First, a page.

Friday, October 29, 2010

beggars with class

Saudi Arabia is fabulously rich as a country. In spite of that, or maybe because of that, you see a lot of beggars at street intersections and near the entrances of supermarkets or grocery stores. Islam discourages begging. But it encourages helping the poor, which is why begging is a profitable business here for foreigners. Foreign organised gangs bring in children from poorer countries and use them to collect alms. The gangsters appropriate a share of their earnings. But there are local beggars as well. According to one report of the Ministry of Social Affairs, 3459 beggars, all of them citizens of the Kingdom, were arrested recently. I could not ascertain the period during which the arrests were made. Most of those arrested were, not surprisingly, divorced or widowed women and physically disadvantaged, the section of society that is most vulnerable and helpless. One hopes the government would do more to provide opportunities and channel private donations (zakat etc.) to keep these people from begging and retain their honour and self-respect.

But there is another class of beggars that I am not sure if the Ministry of Social Welfare is aware of. They don't roam around in the sun or sit on the pavement. They drive around in their cars, sometimes quite expensive ones, accompanied by their family members, looking for prey. They speak a smattering of English and it seems their preys are foreigners who from their appearance seem to have cash to spare. I met one of those in front of the Jarir Bookstore at Khobar Corniche. He slowed down his big US-made car beside me and wanted to talk. At first I thought he would be asking for directions. But no, he was asking for money. He said he was returning from Bahrain to his native Qatif, and he somehow lost all his money and needed some dough to replenish his fuel tank and feed his son (who was seated beside him in the car). Hmm....

A few days later I was accosted by another Saudi guy, this time a muttawa-like, ostensibly religious, person with flowing beard and no black band over his headgear. I was in the parking lot of the HyperPanda at Rakah, approaching my car, and he was in a big SUV accompanied by his children and several abbaya-clad women, apparently his wife or wives and/or daughter(s). After some trivial pleasantries, he came to the point. He was travelling from the holy city of Mecca, and his vehicle broke down and he had to spend all his money in repairs. Now he needed some help to take his family back home or whatever. He lifted his hands heavenwards and promised to pray for me to the Almighty if I helped him in his distress. I offered him some money, against my instincts, and heard him reciting supplications as I turned back and walked towards my car.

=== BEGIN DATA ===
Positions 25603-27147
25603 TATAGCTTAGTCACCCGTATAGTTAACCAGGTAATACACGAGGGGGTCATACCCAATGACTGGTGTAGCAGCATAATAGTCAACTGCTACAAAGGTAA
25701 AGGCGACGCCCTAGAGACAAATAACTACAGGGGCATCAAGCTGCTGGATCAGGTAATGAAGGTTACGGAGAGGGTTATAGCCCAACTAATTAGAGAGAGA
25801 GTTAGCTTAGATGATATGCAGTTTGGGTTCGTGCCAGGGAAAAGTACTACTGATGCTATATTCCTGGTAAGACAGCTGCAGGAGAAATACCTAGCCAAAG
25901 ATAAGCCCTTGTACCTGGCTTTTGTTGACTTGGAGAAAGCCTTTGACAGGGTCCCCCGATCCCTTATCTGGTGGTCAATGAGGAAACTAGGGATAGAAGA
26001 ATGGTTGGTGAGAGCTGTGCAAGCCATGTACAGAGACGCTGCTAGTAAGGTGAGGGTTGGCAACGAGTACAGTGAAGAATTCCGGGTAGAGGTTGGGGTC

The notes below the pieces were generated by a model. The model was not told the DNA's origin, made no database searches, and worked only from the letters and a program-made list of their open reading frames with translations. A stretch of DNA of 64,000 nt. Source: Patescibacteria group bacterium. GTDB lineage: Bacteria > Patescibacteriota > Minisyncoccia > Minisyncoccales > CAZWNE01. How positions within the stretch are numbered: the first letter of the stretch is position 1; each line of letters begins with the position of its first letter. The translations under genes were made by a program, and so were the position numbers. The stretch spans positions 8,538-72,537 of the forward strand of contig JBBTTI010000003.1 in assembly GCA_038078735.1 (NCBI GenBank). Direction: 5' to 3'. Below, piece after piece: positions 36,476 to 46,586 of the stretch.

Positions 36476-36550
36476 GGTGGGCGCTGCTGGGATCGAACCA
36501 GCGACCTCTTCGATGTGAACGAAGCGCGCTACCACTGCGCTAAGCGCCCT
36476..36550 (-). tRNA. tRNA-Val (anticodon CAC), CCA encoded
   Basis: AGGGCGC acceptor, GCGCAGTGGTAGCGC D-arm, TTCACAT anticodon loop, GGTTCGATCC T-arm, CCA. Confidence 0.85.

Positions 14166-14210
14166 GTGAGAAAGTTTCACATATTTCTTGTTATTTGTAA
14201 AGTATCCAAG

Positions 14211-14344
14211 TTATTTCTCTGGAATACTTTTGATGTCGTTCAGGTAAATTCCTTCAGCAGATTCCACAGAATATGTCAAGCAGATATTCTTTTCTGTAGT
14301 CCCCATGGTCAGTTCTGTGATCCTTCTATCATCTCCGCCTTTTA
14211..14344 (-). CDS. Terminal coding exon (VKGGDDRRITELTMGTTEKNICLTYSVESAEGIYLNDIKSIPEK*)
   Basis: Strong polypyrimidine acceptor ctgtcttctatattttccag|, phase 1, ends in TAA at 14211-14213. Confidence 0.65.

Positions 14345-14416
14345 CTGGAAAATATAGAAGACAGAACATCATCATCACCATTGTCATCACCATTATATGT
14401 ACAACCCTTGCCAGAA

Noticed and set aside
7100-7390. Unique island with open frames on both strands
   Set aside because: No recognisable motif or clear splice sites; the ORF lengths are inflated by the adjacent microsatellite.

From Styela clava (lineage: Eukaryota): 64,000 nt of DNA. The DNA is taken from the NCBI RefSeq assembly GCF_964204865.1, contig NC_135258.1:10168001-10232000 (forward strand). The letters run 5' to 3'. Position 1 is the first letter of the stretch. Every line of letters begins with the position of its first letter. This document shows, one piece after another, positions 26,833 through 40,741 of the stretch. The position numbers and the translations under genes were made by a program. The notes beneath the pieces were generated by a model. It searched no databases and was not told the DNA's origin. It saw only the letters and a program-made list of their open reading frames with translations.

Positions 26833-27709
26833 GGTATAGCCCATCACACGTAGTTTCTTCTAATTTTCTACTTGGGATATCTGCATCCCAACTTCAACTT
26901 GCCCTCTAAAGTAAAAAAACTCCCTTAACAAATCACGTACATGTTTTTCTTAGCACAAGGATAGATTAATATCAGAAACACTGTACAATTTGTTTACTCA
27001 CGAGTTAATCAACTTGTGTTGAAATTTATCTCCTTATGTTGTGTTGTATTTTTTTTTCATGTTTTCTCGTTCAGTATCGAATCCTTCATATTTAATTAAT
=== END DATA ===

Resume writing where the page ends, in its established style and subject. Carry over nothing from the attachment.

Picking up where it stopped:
photo credit: Omar Chatriwala, Al Jazeera English

Saturday, June 5, 2010

day trip to bahrain

Khobar City in Saudi Arabia is connected to neighbouring Bahrain with a causeway over the shallow coastal waters of the Gulf. The 28 km long King Fahd Causeway connects two peoples who share a common language, religion, culture and customs. However, as soon as one drives out of one country and enters the other, the changes one notices are very strong.

This is what I felt when, a few weeks ago, we made our first trip to Bahrain. It was a day trip, we just visited a few malls, watched a couple of movies, dined in restaurants and came back satisfied and determined to make more trips in future.

The first change you notice as you enter the island dwarfed by neighbouring Saudi Arabia is the discipline on the road. Drivers on the roads of Bahrain are saner and less inspired by car-chase scenes from Hollywood movies. One can drive in Bahrain with a lot more peace of mind.